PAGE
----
The second embodiment, which is described below, carries out each operation not on a line by line basis but instead for predetermined periods of time.
FIG. 4 shows a block diagram of a facsimile apparatus according to the second embodiment of the present invention.
The facsimile apparatus of the embodiment of FIG. 4 has a programmable timer 21, which sets a plurality of time durations for generating interrupting signals in order to change the program steps, not for every unit of image data (e.g. one line one page or a predetermined amount), but instead according to a predetermined time. This latter type of operation is advantageous because the rate at which the image signal is received is constant whereas the decoding rate is random.
In the second embodiment, programmable timers are built into the CPU 11' which also has an interrupt function. Therefore hardware of the apparatus does not become large. This type of CPU is well known.
Other parts of the apparatus are as same as that of the first embodiment and only the software or program routine is different.
The operation of the second embodiment is explained as follows with reference to the flowchart of FIG. 5. A decoding task and a coding task are as same as the decoding sub-routine and the coding sub-routine of the first embodiment.
However, the various tasks or operations are initiated, not in response to each line of image data, but instead in response to interrupting signals which occur at predetermined times.
After the CPU 11' carries out a step S102 of the decoding task, namely, to decode the image data, the CPU 11' carries out a task interrupt program.
In the task interrupt program, the next operating routine or task is determined in a step S122. Thus, if the CPU has carried out a decoding task as the former operating task, the next operating task will be the coding task. On the other hand, if the CPU 11' has carried out a coding task just before the interrupt signal, the next operating task will be the decoding task. In this case, since the former task was the decoding task, the program is advanced to a step S127. In the step S127, a determination is made as to whether the remaining amount of the received image memory 14 is more than the predetermined amount V or not. If the remaining amount is less than the predetermined amount V, the timer interval of the programmable timer 21 is set to 3 ms (millisecond).
Then in a step S126, the next task, in this case the coding task, is set. Thereafter, in a step S130, the program returned to the next task, i.e., the coding task.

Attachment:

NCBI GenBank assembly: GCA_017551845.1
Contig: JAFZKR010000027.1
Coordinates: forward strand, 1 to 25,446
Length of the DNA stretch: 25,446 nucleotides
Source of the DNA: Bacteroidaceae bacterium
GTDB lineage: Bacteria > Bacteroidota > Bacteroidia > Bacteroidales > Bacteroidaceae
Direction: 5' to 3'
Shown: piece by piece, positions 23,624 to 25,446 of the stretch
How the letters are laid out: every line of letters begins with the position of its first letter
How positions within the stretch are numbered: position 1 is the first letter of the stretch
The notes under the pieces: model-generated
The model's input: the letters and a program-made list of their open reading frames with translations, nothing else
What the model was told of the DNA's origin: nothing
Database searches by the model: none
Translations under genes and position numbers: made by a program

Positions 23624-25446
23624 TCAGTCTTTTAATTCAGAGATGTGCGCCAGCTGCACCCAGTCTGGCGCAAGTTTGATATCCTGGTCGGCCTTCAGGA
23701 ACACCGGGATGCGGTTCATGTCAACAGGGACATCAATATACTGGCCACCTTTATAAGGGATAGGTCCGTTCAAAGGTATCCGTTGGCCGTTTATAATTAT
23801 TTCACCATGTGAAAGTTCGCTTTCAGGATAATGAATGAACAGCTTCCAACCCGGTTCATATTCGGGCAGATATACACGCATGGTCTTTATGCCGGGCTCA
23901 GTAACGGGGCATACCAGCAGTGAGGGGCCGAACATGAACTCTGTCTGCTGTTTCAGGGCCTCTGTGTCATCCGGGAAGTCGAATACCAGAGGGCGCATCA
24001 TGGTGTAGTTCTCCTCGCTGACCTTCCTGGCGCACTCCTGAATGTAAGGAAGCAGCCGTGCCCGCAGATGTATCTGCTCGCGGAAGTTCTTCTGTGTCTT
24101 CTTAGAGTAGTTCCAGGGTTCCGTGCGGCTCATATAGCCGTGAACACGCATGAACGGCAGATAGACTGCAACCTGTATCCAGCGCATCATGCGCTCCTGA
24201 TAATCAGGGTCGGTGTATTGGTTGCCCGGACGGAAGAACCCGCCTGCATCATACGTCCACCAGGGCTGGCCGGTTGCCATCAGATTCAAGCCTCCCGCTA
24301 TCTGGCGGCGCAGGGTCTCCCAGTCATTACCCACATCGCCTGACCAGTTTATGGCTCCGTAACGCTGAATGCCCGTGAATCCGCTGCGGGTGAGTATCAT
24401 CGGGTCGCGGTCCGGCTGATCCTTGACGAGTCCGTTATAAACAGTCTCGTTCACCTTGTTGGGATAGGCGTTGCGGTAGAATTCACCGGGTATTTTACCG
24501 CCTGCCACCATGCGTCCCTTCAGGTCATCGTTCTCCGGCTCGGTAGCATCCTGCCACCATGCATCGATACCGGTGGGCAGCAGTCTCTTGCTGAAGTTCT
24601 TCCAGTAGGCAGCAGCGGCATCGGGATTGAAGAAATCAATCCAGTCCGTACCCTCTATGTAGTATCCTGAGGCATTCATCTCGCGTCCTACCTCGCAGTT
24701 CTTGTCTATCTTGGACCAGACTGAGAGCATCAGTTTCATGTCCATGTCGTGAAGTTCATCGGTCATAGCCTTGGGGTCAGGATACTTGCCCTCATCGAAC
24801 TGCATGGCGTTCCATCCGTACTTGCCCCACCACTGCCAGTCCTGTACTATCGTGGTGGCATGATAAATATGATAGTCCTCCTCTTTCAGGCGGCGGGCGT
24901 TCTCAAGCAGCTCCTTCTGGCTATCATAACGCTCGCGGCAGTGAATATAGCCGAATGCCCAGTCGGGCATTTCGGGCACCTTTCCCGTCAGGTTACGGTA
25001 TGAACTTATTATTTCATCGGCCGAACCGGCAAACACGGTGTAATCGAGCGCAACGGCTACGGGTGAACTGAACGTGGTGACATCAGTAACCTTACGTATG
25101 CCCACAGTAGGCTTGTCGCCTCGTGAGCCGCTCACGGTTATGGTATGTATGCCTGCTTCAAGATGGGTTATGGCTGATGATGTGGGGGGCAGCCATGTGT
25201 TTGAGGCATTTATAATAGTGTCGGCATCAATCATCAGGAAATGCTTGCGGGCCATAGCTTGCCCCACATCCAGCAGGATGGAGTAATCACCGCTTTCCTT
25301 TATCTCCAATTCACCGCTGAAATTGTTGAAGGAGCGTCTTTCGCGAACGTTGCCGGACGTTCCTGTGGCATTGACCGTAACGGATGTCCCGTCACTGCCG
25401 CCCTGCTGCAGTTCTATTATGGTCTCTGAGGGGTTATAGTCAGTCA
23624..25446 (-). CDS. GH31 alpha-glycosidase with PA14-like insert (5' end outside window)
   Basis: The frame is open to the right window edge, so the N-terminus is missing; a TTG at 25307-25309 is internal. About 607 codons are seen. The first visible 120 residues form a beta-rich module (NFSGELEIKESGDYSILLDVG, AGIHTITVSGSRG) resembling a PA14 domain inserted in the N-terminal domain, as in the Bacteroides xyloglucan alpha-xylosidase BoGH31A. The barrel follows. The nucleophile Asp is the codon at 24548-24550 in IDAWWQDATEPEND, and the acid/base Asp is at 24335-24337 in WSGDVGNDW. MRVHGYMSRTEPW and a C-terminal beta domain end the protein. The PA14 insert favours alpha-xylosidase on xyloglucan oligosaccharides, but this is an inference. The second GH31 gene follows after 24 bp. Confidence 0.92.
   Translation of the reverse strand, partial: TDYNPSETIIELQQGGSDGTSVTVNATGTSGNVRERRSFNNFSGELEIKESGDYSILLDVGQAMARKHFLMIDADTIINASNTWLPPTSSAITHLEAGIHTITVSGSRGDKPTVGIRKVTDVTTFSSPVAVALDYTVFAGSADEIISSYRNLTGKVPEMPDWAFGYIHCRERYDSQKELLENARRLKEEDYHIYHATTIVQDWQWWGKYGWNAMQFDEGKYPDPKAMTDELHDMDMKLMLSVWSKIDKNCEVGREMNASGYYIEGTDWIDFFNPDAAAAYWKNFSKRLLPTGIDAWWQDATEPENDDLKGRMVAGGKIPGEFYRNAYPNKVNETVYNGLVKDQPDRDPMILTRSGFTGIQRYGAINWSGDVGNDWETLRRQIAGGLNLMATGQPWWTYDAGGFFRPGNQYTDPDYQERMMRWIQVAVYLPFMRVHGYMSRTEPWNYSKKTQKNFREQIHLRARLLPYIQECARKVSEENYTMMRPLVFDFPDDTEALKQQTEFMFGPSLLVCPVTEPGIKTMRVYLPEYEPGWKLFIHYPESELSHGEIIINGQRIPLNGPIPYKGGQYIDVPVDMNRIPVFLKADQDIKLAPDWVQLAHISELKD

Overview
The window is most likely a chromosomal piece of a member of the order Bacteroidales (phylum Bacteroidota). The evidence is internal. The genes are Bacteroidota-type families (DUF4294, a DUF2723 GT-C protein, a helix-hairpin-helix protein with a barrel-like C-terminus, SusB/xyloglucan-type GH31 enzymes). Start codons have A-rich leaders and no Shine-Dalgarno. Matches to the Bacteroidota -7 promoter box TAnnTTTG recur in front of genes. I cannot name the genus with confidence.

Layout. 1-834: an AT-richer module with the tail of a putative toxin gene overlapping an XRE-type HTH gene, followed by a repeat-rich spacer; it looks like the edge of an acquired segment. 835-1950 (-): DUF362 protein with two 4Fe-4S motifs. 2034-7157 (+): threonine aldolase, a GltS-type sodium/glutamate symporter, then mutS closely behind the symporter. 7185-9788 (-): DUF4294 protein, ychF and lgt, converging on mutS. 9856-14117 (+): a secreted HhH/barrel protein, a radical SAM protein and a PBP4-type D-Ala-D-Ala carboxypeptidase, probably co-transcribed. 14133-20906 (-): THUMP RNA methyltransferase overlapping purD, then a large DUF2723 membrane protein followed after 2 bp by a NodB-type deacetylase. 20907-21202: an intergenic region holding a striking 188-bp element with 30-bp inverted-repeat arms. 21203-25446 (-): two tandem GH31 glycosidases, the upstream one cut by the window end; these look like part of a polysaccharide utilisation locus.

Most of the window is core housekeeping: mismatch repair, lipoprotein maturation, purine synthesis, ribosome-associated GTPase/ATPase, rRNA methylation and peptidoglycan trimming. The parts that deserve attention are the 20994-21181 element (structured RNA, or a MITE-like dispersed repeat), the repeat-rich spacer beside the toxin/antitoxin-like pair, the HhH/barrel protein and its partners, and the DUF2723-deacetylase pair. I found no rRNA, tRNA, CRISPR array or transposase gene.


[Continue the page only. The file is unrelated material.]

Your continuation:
If the coding task was interrupted after a step S112 was previously carried out, the coding task is then started from a step S113. The coding task is carried out for the 3 ms set in a step S129. When 3 ms has elapsed, the programmable timer 21 generates a new task interrupt signal and the CPU 11' starts the task interrupt program.
In this program, the time duration of the next decoding task is set.
In the step S122, the decoding task for the receiving operation is determined as the next task. Accordingly, in a step S123, the remaining amount of the received image memory 14 is compared with the predetermined amount V. If the remaining amount is less than the predetermined amount V, a relative long time, e.g. 10 ms, is set to the programmable timer 21 as the timer interval in the step S125. Then, in a step S126, the next decoding task is set. In a step S130, the program to be carried out is returned to a step S103 in the decoding and outputting task, because the former decoding task was interrupted after the step 102. Also, the decoding task is carried out for 10 ms set in the step S125. After 10 ms, the interrupt signal is generated from the programmable timer 21. Then the next task is determined to be the coding task.
As described above, the tasks are changed alternately by the interrupt signals. Also, the operating time of each task is determined by the remaining amount of the rest area of the received image memory 14.
If the remaining amount of the rest area of the received image memory is enough to continue receiving while carrying out reading for the sending operation, the operating time of the next coding task is set to a standard operating time, e.g. 5 ms, in the step S128 and the operating time of the next decoding task is also set to a standard operating time, e.g. 5 ms, in the step S124. Therefore both the decoding process and the coding process are promoted. On the other hand, if the remaining amount of memory rest area is not enough to continue the reading for the sending operation as well as the receiving operation, the operating time of the next coding task is set to a relatively short time, 3 ms shorter than the standard time, in the step S123; and the operating time of the next decoding task is set to a relative long time, e.g. 10 ms longer than the standard time, in the step S125. Accordingly, decoding process for the receiving operation is promoted for increasing the remaining amount of the rest areas of the received image memory 14 without overflowing the memory. The time duration for decoding is not constant, so that the second embodiment is better in this respect than the first embodiement.